Friday, September 14, 2007

Mobile-to-mobile calls: the ultimate future of mobile telephony?

Our modern-day cell phones are more limited than walkie-talkies made over 40 yrs ago! Don't believe that? read on..
Consider these situations and locations: Bhuj in the Gujarat earthquake, regions around south Asia after the december-04 tsunami, Mumbai and rural maharashtra in the 2005 floods. There were people trapped & in need of food, medical attention at out-of-sight locations in all these situations, many of them had working cell-phones with them, but most couldn't call for help as the nearest cell phone towers were knocked out, there was no network coverage. Now, imagine this: what if all these people had, instead of the latest cell phones, a 30-yr-old walkie-talkie, ? This may not have all the hi-fi features, but at least you could contact anyone receiving the same frequency in a very wide area, with minimal battery power used! To be able to contact a far-away rescue team, giving them the exact location and number of survivors, could have really saved several lives. But how is it, that today's modern cell phones, with all their advanced technology, can't get you out of such a life-or-death situation when a 40 yr-old relic could have?

This is an unfortunate result of some bad telecom planning.. in the interest of keeping constant revenues, telecom infrastucture makes you completely dependent on the network and subsequently on a small bunch of fallible communication towers. Now, every cell phone out there surely has the basic technology required to communicate with other radio devices some kms away. Imagine this: in the event of a disaster, if people's cell phones could communicate with each other instead of depending on a network and relay messages effectively to the rescue teams. Even if there was only one working cell phone at every 1 km distance, relaying messages could mean connectivity with the most remote of areas! The potential benefits in times of crisis are so vast that you'd think why this hasn't been already applied, after all it would be the natural next step in communications after the walkie-talkie.

Unfortunately, with a business climate worldwide wanting to earn revenue on telecom, the phone-to-phone idea was given a silent burial. It's perfect capitalistic sense: by shackling the phones in the most complex of protocols, authorisation and authentication, the mobile communication towers would be the point of passing and hence of revenue. Imagine a normal everyday situation: two people sitting in adjoining buildings, just a wall apart, and they can't contact each other because the network coverage is low. Wouldn't it be much simpler if the two cell phones could just search for and communicate with each other? Thankfully some companies are waking up to the glaring hole in common sense.. read this news article from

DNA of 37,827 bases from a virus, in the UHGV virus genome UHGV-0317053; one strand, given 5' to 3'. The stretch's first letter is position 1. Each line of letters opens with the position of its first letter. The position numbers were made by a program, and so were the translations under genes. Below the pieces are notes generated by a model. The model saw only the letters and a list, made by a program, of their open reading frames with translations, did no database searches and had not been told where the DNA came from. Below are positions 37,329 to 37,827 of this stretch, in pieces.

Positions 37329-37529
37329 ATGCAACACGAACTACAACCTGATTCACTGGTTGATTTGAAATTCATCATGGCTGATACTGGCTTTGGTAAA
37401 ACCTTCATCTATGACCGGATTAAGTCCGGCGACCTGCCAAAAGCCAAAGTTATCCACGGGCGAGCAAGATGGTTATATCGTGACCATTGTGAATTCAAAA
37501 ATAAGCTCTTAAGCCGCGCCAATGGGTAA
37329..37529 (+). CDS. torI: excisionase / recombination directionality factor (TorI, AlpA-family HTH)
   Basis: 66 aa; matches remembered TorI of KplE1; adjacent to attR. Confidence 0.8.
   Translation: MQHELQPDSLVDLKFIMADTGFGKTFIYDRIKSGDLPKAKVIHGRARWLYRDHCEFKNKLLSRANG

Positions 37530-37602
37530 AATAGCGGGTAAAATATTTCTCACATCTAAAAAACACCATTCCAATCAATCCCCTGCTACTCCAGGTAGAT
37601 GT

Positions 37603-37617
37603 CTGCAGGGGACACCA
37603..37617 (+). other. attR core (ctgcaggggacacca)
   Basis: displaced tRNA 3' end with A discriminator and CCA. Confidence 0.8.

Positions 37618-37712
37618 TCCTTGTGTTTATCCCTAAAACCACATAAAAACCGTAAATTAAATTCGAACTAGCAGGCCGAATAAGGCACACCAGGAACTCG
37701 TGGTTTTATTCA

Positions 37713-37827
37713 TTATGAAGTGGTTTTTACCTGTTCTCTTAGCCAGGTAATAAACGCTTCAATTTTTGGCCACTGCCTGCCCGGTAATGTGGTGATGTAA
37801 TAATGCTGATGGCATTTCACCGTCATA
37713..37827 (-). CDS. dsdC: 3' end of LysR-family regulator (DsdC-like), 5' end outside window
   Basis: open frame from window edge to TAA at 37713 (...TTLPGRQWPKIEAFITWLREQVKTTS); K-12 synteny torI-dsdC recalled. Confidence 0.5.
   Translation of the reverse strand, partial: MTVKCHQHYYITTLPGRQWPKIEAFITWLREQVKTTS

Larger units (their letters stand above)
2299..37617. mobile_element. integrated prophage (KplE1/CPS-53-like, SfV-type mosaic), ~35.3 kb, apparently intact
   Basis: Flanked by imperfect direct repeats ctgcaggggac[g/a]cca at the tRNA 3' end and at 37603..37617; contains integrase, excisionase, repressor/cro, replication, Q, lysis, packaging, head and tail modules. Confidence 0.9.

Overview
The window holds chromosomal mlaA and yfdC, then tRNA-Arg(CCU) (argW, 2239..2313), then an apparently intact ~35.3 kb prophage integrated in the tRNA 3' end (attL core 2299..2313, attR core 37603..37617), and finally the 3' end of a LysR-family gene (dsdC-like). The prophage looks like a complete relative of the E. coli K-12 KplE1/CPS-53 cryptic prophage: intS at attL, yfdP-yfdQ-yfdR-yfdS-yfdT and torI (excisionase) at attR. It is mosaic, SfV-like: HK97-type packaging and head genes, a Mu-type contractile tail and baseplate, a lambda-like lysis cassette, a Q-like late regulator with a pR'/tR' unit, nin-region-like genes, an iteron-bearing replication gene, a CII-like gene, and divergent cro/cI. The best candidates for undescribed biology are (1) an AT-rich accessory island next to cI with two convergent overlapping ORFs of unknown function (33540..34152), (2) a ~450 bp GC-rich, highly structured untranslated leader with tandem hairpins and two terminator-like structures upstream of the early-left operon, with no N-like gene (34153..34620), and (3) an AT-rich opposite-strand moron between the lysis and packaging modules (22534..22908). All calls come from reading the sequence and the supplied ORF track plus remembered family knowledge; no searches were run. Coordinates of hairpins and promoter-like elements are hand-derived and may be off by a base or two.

Mobile system promises free calls
As expected there's stiff opposition, without any foresight towards the above mentioned problems whatsoever, from service providers who know that with the revival of such basic techniques for communication, their revenues will surely dwindle. Just as well.. it's already ridiculous that we pay so much for services in an industry that's almost wholly automated! The service providers are literally reaping a harvest from their high revenues for sms's.. a service that's charged pretty disproportionate to its actual cost of operation. And since there's few employees, the major wealth goes to the few owners instead of the local populace. A capitalist's dream indeed!

Right now they're actually fighting tooth and nail for regulations (read: shackles) against VOIP which basically lets one make almost free phone calls anywhere using the internet, and popular free peer-to-peer applications like skype. Let's hope they don't win over the general interests of the people. I believe the next communication revolution is going to include the inevitable fall of revenues of major service providers with the proliferation of unit-to-unit communication. With the technology for effective peer-to-peer mobile communication ready, let's hope we get to see truly free phone calls in a few years!

No comments:

Gift Economy

Would you like to show your appreciation for this work through a small contribution?

(PS: there's no ads or revenue sources of any kind on this blog)

Related Posts with Thumbnails